There are lots of ways to use this “extra time” fruitfully. In addition to my regular work, and virtual meeting (like the one shown below), “social distancing” practices are allowing me to do much-needed work on my website (and if you are fluent in English and technically-minded, you might be able to help me with this from your home! Contact me if “you’re bored”). I’ve also picked up my guitar again, after months “with no time to play it.” I’m also impressed by all the ways that my friends are helping the poor, loving elderly neighbors, sewing masks or 3D-printing medical gear for those who need it, creating free resources for kids “learning at home,” and of course praying more.
A thought hit me this morning as I read in Genesis. God had spoken directly and specifically to Israel (also called Jacob) at least three times. But God also allowed Israel to believe a lie from his sons, for about 20 years, that his favorite son Joseph was dead (in a fit of jealousy, they had sold Joseph into slavery, then lied about it). Why didn’t God tell Israel that this was a lie? Clearly, there are things that God is willing to tell us, and things that He thinks we don’t need to know. In this case, was it so that circumstances could evolve allowing Joseph to save millions (including his father’s family) from starving in the famine? (see Gen 50:20.) Was that more important than a special word of comfort to this grieving father, to whom God had spoken of other things? I believe history shows time and again that God is trying to achieve things in our world that we couldn’t possibly understand. A God who is bigger than the universe could not be comprehensible to a human mind; He would have to be more wonderful and more strange than we could imagine. A terrible “storm” or season of deep-pain may devastate millions, only to save billions. How? Why? How could the gruesome torture and death of God’s Son make it possible for billions to become God’s children? There are things we just can’t understand.
For some (old) thoughts on “Asking Why”, visit http://www.krigline.com/bad_happens.htm
Mar 27, 2020
Unable to meet together in person, IFM held our first “virtual” gathering tonight. About 20 people gathered via ZOOM software. While not as good as meeting in person, we enjoyed the chance to talk together about how the virus is affecting international students.
Mar 22, 2020
With so many suffering from FEAR of the COVID-19 virus, I decided to update and post two articles that date back to the SARS pandemic. (We were in China at the time, and were surrounded by young adults who were afraid.) I hope you’ll take a look, and if you think these articles would be helpful to a friend, please send them a link. [And while you’re looking, take a look at some of the other articles posted here. We think you’ll find many of them encouraging.]
Today, a friend also sent me a link to an insightful article, written by a leadership expert to help pastors, the heads of NGOs, and business leaders “lead through rapid, unexpected change” (e.g., the Covid-19 situation). If you are a “leader” I encourage you to take a look.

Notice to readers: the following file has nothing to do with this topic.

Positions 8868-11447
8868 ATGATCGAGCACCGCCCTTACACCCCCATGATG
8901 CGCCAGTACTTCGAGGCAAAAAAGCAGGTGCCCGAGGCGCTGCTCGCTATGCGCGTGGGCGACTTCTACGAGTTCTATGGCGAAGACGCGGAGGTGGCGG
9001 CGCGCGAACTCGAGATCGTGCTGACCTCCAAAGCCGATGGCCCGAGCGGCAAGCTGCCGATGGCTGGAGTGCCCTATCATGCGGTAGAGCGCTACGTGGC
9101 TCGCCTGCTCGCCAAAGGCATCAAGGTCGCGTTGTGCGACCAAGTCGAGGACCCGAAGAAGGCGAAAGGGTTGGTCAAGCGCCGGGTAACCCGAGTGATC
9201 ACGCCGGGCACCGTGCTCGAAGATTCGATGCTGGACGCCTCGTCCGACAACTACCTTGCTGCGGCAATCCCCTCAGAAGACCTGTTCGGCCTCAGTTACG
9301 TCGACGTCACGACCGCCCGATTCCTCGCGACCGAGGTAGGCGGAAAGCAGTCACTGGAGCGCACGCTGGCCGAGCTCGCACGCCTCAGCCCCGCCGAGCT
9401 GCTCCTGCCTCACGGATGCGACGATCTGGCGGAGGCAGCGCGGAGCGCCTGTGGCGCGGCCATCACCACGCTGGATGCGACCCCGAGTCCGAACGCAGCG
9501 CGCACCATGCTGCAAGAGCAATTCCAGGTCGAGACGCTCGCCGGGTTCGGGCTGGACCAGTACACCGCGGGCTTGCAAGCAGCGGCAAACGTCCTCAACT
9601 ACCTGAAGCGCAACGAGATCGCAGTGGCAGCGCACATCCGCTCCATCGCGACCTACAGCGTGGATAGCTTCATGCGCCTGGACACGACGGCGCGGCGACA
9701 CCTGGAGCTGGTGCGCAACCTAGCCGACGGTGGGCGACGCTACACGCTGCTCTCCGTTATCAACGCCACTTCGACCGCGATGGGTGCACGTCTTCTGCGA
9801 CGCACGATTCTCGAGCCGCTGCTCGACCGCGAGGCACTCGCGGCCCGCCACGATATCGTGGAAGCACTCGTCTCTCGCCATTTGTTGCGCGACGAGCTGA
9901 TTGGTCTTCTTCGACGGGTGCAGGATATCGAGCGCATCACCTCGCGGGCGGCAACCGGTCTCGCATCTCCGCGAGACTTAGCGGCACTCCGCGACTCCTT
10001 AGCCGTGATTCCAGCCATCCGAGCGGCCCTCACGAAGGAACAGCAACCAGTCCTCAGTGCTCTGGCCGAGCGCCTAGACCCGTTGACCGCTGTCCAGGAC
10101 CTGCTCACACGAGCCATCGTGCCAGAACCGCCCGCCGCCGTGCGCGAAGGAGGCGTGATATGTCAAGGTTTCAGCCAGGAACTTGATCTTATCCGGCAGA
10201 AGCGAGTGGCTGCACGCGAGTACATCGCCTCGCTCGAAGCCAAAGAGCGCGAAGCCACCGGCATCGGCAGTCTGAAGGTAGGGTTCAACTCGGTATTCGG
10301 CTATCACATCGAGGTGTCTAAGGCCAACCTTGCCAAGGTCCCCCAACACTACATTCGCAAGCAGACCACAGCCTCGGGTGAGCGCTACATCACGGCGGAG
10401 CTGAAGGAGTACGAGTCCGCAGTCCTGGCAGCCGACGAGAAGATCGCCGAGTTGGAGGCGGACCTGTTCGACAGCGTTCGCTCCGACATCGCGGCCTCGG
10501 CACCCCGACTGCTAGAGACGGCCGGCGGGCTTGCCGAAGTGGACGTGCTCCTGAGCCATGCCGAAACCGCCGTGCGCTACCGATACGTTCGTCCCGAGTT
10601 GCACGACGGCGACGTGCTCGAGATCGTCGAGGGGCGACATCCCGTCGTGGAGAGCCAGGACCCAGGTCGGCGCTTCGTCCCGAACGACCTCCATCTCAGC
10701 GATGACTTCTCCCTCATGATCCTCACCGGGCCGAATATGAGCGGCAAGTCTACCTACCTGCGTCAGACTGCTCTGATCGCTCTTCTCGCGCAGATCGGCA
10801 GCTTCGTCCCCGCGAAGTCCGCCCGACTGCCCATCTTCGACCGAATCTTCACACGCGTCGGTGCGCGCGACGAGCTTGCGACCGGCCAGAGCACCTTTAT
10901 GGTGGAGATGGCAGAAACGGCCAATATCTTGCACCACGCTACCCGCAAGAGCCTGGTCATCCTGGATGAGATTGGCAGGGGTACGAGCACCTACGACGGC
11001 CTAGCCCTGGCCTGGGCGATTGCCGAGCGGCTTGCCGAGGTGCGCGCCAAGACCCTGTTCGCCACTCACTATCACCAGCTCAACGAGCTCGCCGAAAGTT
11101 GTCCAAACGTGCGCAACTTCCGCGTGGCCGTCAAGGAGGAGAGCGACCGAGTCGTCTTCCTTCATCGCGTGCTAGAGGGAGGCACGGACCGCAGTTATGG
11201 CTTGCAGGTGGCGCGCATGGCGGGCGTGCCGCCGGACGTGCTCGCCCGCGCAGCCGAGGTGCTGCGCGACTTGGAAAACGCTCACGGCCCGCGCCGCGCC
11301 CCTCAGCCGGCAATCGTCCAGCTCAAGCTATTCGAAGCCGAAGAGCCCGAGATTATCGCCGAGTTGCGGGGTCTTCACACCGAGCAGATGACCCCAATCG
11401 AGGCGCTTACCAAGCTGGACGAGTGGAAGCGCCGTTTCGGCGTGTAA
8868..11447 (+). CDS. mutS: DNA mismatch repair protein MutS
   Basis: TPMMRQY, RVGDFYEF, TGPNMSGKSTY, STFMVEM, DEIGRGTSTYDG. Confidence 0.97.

And another friend sent a helpful quote from the famous reformer, Dr Martin Luther, who lived during a far more primitive time amidst an even greater pandemic known as the Black Death in the 14th century.
“…I shall ask God mercifully to protect us. Then I shall fumigate, help purify the air, administer medicine, and take it. I shall avoid places and persons where my presence is not needed in order not to become contaminated and thus perchance infect and pollute others, and so cause their death as a result of my negligence. If God should wish to take me, he will surely find me and I have done what he has expected of me and so I am not responsible for either my own death or the death of others. If my neighbor needs me, however, I shall not avoid place or person but will go freely, as stated above. See, this is such a God-fearing faith because it is neither brash nor foolhardy and does not tempt God.” (Luther’s Works Vol. 43, pg. 132)
Mar 17, 2020
Today is St Patrick’s Day, a day normally filled with wild celebrations, but today South Carolina’s Governor announced a new curfew to keep people off the streets at night. Restaurants everywhere are also closed (except drive-through windows), and public meetings have been canceled. Covid-19 continues to change so many facets of our lives.
Feb 6, 2020
January started with lots of work to do, as Michael took on the role of Assistant Director for the Columbia International Festival. But he also had one big duty to perform in Asia, which required a week and a half in southern Thailand, and two days in Hong Kong. Once the Festival is over in April, Michael will split his time between east and west, continuing to help the charity in Hong Kong (and those we serve worldwide) while also seeking to bless the international community in central South Carolina.
(click here for 2019 blog)